The A494 enters Ruthin by traversing the steep side of the Vale of Clwyd. Beyond the town, it heads south through several small villages. Beside the road for much of the way is the disused Ruthin to Corwen Railway line. The A494, up to this point, often remains congestion-free as a lot of traffic follows the parallel A5104 between the A55 and Corwen around Llantysilio Mountain.

The A494 meets the A5 trunk road at a T-junction just outside Corwen. It now makes a short 1.5 miles (2.4 km) concurrency with the A5 to Druid.

Druid to Dolgellau[edit]

The A494 through the centre of Bala, Gwynedd.

The A494 diverges from the concurrency with the A5 at the road junction at Druid, Denbighshire. It then heads south west for 27 miles (43 km) to Dolgellau, Gwynedd.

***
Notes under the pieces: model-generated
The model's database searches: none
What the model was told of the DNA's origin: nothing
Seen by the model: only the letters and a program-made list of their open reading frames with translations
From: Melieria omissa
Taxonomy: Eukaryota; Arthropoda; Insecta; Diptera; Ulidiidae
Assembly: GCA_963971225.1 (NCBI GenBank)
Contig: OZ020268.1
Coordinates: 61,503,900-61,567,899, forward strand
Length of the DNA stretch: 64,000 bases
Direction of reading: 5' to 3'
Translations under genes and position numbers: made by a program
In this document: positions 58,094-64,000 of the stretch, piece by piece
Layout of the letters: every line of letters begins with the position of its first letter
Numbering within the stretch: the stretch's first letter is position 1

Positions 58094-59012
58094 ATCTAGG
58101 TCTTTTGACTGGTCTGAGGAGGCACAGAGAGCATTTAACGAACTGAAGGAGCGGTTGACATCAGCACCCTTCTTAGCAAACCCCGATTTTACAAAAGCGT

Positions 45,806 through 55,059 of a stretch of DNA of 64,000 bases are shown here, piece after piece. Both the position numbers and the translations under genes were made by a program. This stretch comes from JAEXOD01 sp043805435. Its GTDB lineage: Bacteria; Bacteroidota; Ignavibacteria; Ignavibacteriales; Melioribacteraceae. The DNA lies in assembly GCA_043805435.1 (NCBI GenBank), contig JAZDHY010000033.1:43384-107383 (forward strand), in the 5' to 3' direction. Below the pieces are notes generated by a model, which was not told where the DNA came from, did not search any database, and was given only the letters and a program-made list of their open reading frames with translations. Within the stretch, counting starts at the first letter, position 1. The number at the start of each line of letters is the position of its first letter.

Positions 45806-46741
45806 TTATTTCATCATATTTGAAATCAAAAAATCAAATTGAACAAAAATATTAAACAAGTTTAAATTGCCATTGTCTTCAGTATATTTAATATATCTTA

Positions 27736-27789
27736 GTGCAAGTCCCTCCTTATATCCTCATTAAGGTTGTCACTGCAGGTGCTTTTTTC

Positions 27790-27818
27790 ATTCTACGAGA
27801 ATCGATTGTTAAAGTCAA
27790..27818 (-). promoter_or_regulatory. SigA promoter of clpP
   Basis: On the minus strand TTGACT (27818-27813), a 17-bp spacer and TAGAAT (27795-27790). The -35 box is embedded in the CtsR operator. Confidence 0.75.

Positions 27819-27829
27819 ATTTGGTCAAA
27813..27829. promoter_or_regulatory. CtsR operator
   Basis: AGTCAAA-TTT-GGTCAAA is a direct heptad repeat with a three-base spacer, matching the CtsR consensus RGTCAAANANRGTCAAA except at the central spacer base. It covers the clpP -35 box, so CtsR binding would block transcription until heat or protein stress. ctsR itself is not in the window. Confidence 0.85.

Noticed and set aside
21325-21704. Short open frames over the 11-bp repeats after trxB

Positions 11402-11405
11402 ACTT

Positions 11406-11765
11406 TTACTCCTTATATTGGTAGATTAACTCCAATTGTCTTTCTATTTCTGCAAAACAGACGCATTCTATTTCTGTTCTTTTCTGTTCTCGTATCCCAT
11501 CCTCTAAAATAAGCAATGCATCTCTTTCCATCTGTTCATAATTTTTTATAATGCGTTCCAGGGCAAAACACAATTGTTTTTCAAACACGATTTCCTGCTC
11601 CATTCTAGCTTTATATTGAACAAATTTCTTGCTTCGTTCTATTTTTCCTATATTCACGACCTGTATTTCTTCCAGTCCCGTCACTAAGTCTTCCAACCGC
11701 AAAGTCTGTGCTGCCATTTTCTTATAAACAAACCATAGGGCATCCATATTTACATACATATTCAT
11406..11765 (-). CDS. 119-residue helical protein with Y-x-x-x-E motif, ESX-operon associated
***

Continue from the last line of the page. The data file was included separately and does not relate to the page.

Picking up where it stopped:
This section of the A494 remains single carriageway. It has variable speed limits. North Wales Police regularly conduct traffic operations on this road.[11]

The A494 enters the Snowdonia National Park just outside the market town of Bala. It then runs adjacent to Bala Lake (Welsh: Llyn Tegid) for 4 miles (6.4 km) and past Aran Fawddwy.

At the end of the lake, the A494 enters a long valley that follows the River Wnion (Welsh: Afon Wnion) to Dolgellau. Again a former railway line also runs parallel with the road. The remains of its architecture can be seen in places.

The A494 terminates at a T-junction with the A470 just outside the market town of Dolgellau beneath Cadair Idris.

References[edit]

Sources[edit]

External links[edit]

Coordinates: 52°58′14″N 3°27′18″W / 52.9705°N 3.4551°W / 52.9705; -3.4551 (A494 road)